There are a lot of great personal-finance books out there — here are a few of my favorites — but despite the diversity of titles (and subject matter), they all share a remarkably similar format. These books are money manuals in which the author shares prescriptive advice. They tell the reader how to get from point A to point B.
From time to time, somebody will publish a book like David Chilton's The Wealthy Barber, which provides financial advice in the guise of a story, but these attempts are very, very rare. (It's a bit ironic that one of the oldest, most revered personal-finance books — The Richest Man in Babylon — is story based, yet few have followed in its footsteps.)
All this is to say: For years, I've believed there's a hole in the market waiting to be filled, a place for a story-based book about money.
Enter Meet the Frugalwoods, the brand new book from Elizabeth Willard Thames. Liz writes the excellent Frugalwoods blog, which chronicles her young family's experience with extreme frugality. (Her site also documents their adventures owning a 66-acre homestead in rural Vermont, a subject I love.)
Meet the Frugalwoods isn't a money manual. It isn't fiction. It's memoir. The book covers ten years in the lives of Liz and her husband Nate, from their post-college job-hunting experiences in Kansas to purchasing the afore-mentioned Vermont homestead.
Through their story, Liz shows readers it's possible to move from a life of consumerism to a life built around frugality and purpose.
In some ways, the book seems to contradict the blog. On the blog, Liz maintains that she and Nate have always been savers: “Mr. Frugalwoods and I have always been frugal — it’s just how we’re wired.” In the book, she paints a picture of a couple that succumbs to run-of-the-mill American consumerism before being liberated by a philosophy of extreme frugality.
A Regular Middle-Class Lifestyle
After graduating from the University of Kansas in 2006, Liz and Nate experienced typical young adult struggles. While he got job using the skills he'd developed, Liz struggled to find work that made use of her degrees in political science and creative writing. As a stop-gap measure, she took a position preparing files for digitization in a document scanning center. (This reminds me of the worst job I ever had, selling insurance door to door after I graduated from college. Haha.)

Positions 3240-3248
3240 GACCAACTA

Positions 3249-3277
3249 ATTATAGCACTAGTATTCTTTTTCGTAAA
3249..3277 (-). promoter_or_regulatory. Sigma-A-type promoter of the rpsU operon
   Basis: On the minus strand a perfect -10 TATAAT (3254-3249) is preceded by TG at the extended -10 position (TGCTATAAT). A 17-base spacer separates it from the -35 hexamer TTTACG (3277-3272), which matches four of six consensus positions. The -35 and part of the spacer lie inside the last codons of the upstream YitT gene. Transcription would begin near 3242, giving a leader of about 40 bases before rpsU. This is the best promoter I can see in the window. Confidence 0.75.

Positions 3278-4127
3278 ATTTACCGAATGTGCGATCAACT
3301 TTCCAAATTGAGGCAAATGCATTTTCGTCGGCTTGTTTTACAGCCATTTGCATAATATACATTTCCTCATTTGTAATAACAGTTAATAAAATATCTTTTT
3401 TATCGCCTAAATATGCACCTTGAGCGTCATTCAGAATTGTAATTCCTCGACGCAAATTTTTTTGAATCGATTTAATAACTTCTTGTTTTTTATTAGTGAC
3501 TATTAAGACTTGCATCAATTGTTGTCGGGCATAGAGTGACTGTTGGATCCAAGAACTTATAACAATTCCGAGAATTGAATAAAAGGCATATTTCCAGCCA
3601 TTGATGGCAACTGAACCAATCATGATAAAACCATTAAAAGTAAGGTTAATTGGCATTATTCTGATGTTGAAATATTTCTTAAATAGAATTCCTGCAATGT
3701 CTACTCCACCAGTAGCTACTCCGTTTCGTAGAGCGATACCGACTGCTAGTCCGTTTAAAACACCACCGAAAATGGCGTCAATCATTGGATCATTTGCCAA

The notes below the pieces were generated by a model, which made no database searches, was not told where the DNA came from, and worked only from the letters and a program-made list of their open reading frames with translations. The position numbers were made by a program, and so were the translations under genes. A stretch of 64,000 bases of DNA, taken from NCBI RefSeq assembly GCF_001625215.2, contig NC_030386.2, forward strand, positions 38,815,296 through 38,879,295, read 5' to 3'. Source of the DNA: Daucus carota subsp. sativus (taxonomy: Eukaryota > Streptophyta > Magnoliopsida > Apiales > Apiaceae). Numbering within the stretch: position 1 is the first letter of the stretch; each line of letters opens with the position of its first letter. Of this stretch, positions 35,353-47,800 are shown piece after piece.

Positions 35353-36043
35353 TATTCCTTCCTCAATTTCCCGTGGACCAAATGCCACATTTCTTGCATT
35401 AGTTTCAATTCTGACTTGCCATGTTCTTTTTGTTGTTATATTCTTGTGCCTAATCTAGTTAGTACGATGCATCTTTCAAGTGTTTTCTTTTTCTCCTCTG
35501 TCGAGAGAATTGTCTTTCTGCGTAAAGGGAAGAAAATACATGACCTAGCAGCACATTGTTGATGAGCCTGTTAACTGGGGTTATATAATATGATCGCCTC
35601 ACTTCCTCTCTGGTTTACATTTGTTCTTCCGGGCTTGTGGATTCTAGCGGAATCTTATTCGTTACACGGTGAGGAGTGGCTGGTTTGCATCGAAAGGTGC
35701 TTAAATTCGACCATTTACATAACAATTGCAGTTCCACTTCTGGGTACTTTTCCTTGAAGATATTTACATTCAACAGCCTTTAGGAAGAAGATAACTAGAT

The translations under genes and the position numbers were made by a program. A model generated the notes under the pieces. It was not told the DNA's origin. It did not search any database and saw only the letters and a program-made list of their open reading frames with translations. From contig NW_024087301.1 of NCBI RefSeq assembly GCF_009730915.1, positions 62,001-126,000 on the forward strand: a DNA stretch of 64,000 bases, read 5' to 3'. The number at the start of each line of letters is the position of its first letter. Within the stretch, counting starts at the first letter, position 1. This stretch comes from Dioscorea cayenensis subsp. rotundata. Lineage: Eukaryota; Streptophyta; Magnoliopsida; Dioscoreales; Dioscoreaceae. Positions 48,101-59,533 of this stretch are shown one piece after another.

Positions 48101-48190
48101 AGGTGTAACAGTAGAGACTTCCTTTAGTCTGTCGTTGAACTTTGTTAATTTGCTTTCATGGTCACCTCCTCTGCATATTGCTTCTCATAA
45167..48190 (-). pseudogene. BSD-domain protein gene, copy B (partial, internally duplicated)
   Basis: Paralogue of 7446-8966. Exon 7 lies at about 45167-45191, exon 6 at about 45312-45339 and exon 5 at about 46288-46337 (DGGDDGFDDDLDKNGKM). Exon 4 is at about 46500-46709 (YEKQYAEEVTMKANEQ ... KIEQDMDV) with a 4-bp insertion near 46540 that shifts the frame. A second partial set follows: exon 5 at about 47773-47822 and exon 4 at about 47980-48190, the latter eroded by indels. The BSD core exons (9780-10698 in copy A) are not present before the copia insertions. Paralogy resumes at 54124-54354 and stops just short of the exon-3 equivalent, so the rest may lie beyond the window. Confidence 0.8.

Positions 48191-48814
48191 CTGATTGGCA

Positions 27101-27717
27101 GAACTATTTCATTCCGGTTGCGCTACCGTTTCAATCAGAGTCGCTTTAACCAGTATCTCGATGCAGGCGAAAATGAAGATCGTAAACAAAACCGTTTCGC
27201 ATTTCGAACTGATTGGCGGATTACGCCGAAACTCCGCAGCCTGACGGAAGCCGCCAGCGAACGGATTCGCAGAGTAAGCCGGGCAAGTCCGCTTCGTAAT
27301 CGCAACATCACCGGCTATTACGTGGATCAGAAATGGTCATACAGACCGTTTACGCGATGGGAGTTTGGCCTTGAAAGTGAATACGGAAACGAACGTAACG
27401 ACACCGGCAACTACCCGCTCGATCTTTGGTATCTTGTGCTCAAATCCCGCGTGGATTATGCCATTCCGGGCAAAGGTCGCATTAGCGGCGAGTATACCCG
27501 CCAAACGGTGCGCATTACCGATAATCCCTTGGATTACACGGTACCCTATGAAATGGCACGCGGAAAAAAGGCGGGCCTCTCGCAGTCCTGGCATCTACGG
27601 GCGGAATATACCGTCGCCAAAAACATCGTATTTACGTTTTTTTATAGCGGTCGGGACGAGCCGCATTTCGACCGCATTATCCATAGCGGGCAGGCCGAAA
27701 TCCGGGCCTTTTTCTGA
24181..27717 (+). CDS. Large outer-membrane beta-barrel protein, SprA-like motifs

In a quest for more meaningful work, Liz took a position with AmeriCorps in New York City. Her job was to raise money for a small non-profit organization. The experience was formative. It taught her the essence of extreme frugality. (Her monthly food budget was her $120 food stamp allotment. She ate on four dollars per day!) Still, she managed to save $2000 of her $10,000 annual salary.
Liz lived in the Crown Heights neighborhood of Brooklyn, where people were poor and struggled to get by. During the day, however, she hobnobbed with billionaires, seeking contributions to her non-profit. It was a jarring juxtaposition.
In time, she moved to Boston to be with Nate (who had found work there as a computer programmer). She found a job doing fund-raising for WGBH, Boston's public broadcasting station. They fell into a regular middle-class lifestyle, complete with lifestyle inflation.
I was promoted to senior development associate, accompanied by a raise, and decided to start getting my hair cut at a chic salon in Harvard Square that a woman in my office recommended. They massaged my neck, brought me herbal tea, washed my hair, cut and styled it, for just $120. The fact that I used to eat for an entire month on that same dollar amount didn't register at the time. I worked hard, so I reasoned I deserved to treat myself. What was the point of this job otherwise?
Over the next few years, Liz and Nate moved to Washington, D.C. — and then back to Boston. Liz went back to school to get a masters in public administration. They bought a house. They got a dog. From the outside, everything seemed rosy. On the inside, however, it felt like something was missing.
“We stopped micromanaging our spending,” Liz writes. “By which I mean I had no clue what we spend in any given week, month, or year.” But the increased spending didn't bring increased happiness.
Now that I'd experienced a life of spending $40 a week on artisanal cheeses and $120 on haircuts and $200 on dinners out, I realized it wasn't what I wanted. What was the point of being able to buy whatever I wanted if I didn't control my time?
Something had to give.